A few minutes after his 6-4, 6-3 win over Novak Djokovic in the title match at the ATP Finals in London, Alexander Zverev was asked what tactics he had used to beat the world No. 1. Four days earlier, after all, the 21-year-old German had lost in demoralizing fashion to Djokovic, 6-4, 6-1.
“I tried to be way more aggressive,” Zverev said. “And I tried to keep the ball in the rallies more, because I was missing way too much [last time].”
In other words, Zverev tried to to do it all: To serve big, to hit his ground strokes huge, to move forward whenever he could, and, also, not to miss. That is, on the one hand, a ludicrously ambitious agenda. On the other, it’s what any player needs to do if he wants to have a chance to beat an in-form Djokovic on this low-bouncing, slow-bouncing surface that he loves. The Serb had faced just two break points all week; a sixth season-ending title seemed to be the logical culmination to his rise back to the No. 1 perch over the second half of 2018.
On this day, though, immediate momentum would trump long-term logic.
Zverev had begun the week in a funk. He had complained about the length of the season. He had moaned his way through a close, scratchy victory over Marin Cilic in his first match. He had lost his motivation entirely against Djokovic on Wednesday. He hadn’t won a title since August. Yet on Friday, without warning, Zverev caught fire. Specifically, his serve caught fire. He rifled 18 aces in beating John Isner to reach the semifinals. Once there, he served almost as well in knocking out Roger Federer. But was he really ready to become the first player since 2012 to beat Federer and Djokovic in the same event?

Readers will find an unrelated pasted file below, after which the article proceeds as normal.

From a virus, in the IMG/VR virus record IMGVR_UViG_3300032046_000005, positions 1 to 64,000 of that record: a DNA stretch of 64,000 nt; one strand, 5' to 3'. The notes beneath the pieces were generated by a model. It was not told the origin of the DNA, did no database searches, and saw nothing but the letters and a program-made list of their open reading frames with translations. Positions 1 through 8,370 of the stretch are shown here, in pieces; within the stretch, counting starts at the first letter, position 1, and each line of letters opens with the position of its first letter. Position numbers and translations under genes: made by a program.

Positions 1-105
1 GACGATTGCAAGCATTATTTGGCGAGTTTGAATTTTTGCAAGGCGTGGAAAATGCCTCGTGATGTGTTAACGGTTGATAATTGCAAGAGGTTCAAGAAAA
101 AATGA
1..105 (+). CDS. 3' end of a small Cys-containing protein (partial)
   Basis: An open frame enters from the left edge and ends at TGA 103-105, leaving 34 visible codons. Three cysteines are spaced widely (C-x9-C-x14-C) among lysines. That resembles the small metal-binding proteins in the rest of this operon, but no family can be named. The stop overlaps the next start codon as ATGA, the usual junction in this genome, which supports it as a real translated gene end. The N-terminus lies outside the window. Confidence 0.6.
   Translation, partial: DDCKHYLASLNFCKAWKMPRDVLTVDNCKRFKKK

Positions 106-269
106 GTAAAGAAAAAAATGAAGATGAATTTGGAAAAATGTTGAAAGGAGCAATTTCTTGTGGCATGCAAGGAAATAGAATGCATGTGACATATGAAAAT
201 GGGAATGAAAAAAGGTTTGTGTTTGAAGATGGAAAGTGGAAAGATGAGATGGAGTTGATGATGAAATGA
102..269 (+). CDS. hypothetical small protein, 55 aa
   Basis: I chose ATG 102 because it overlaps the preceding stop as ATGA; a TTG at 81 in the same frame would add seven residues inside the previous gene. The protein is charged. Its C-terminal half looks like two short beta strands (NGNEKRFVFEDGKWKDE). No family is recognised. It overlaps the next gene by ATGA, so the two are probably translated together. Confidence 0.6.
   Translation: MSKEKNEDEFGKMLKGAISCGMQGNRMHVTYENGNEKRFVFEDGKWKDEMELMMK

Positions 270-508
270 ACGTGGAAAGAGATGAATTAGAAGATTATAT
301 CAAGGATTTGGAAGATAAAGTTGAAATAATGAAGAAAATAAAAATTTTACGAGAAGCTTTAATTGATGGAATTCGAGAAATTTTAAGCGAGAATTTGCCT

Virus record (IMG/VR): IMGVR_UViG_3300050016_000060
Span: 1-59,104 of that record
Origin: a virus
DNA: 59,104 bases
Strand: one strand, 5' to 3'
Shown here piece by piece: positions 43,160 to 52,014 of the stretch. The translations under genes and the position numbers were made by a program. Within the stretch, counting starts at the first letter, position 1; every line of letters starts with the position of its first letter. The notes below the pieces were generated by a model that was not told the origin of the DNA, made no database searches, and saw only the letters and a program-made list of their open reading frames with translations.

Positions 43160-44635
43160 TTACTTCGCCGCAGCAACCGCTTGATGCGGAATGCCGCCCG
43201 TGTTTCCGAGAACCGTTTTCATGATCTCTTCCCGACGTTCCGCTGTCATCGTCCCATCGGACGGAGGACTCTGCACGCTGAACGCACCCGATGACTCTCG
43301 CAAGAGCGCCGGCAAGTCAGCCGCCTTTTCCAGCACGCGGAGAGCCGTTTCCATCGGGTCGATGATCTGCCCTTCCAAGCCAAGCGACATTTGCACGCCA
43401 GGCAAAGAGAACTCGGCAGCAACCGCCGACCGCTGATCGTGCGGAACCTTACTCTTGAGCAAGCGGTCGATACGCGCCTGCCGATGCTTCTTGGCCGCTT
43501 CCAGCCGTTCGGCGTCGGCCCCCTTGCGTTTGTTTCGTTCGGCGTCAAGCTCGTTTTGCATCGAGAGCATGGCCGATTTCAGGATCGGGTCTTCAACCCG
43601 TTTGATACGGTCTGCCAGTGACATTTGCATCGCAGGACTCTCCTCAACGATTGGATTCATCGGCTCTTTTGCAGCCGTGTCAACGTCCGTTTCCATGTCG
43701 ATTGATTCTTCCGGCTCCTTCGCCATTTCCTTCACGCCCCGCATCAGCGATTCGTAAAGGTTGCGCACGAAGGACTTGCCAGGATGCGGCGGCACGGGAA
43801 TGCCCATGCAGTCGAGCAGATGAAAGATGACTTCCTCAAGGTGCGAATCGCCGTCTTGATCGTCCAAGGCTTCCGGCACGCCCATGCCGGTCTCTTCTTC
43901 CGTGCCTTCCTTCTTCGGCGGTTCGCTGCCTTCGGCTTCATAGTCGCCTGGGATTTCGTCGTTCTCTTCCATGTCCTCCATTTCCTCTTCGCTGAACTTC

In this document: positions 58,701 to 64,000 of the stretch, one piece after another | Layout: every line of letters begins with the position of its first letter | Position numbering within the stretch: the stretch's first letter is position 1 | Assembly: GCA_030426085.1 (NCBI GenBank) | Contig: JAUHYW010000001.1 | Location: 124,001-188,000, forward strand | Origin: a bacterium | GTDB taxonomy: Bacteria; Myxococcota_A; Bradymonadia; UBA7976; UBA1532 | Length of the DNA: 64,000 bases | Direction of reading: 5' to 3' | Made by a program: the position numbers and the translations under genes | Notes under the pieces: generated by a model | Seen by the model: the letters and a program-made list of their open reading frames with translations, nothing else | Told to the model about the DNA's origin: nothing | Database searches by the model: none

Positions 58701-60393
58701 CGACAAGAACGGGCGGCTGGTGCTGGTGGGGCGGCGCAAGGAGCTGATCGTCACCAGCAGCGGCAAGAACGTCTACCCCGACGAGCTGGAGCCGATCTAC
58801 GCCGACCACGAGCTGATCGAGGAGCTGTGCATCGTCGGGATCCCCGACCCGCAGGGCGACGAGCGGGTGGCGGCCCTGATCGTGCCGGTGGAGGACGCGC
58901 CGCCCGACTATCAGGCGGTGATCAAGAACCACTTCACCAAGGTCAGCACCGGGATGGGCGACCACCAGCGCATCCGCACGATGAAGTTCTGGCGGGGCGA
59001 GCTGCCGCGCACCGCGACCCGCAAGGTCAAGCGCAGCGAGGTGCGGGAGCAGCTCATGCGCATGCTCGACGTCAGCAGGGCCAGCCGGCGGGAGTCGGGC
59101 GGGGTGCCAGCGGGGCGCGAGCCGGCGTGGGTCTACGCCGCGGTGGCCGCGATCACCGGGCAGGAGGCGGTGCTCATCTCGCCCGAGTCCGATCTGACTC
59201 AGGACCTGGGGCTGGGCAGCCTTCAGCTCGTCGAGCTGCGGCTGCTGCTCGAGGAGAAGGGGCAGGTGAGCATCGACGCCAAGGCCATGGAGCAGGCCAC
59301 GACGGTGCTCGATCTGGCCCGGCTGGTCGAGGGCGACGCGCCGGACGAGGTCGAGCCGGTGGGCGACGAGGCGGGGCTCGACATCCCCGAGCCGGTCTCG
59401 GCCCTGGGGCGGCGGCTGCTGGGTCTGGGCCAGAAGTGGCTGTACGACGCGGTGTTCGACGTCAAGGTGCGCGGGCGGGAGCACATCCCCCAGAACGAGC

The answer, we now know, was an emphatic yes. Zverev beat Djokovic with his serve; the world’s best returner broke him just once, and that was because Zverev briefly grew anxious with the lead and double-faulted twice. Zverev also beat him with pace from the ground; he surprised Djokovic by turning up the beat on his down-the-line backhand and his crosscourt forehand. And he showed off a net game that, while hardly polished, is now functional enough to close out rallies.
But the biggest surprise was Zverev’s ability to win the points that Djokovic always wins—i.e., the long ones, the 20-plus-shot rallies, the ones that move both players all over the court, test all of their shots, and inevitably leave the guy who loses them more winded than the guy who wins them. In 2011, it was Djokovic’s newfound talent for winning those types of rallies against Rafael Nadal that signaled a turning point in their rivalry. Today it was Zverev who did the same to Djokovic. By the middle of the second set, Djokovic was taking extra time between points, and trying to end them quickly with bailout drop shots. Zverev was better in every aspect of the game today. How often have we ever said that about an opponent of Djokovic’s?
This wasn’t the way the Serb must have expected to end 2018. He won’t be crushed by the defeat, of course. This was a renaissance season for him, and the last five months have mostly been a dream. But he does close it with two surprising, curious losses at the hands of two young guns; Karen Khachanov, a 22-year-old Russian, also straight-setted Djokovic in the final in Paris two weeks ago, and like Zverev, he did it first and foremost with his serve. Looking ahead, those two matches may tell us less about Djokovic’s future than they do about the slowly-evolving, slowly-encroaching next generation of ATP players. Khachanov and Zverev will be formidable foes for everyone next year, not just Djokovic.
“There’s a lot of similarity in terms of the trajectory of professional tennis, of our careers,” Djokovic said of Zverev. “Hopefully he can surpass me. I sincerely wish him that.”
Djokovic is being generous; he won his first major title at age 20, while Zverev, at 21, has reached just one Grand Slam quarterfinal. But we could see today why Djokovic, along with everyone in the game, has thought so highly of Zverev for so long. He still has to prove himself in the best-of-five format at the Slams, but when you beat Federer and Djokovic back to back in the ATP Finals, without dropping a set, you’ve done just about all you can do in best-of-three.
If this is the way Zverev is going to serve—and rally, and compete—in the future, the future will eventually be his.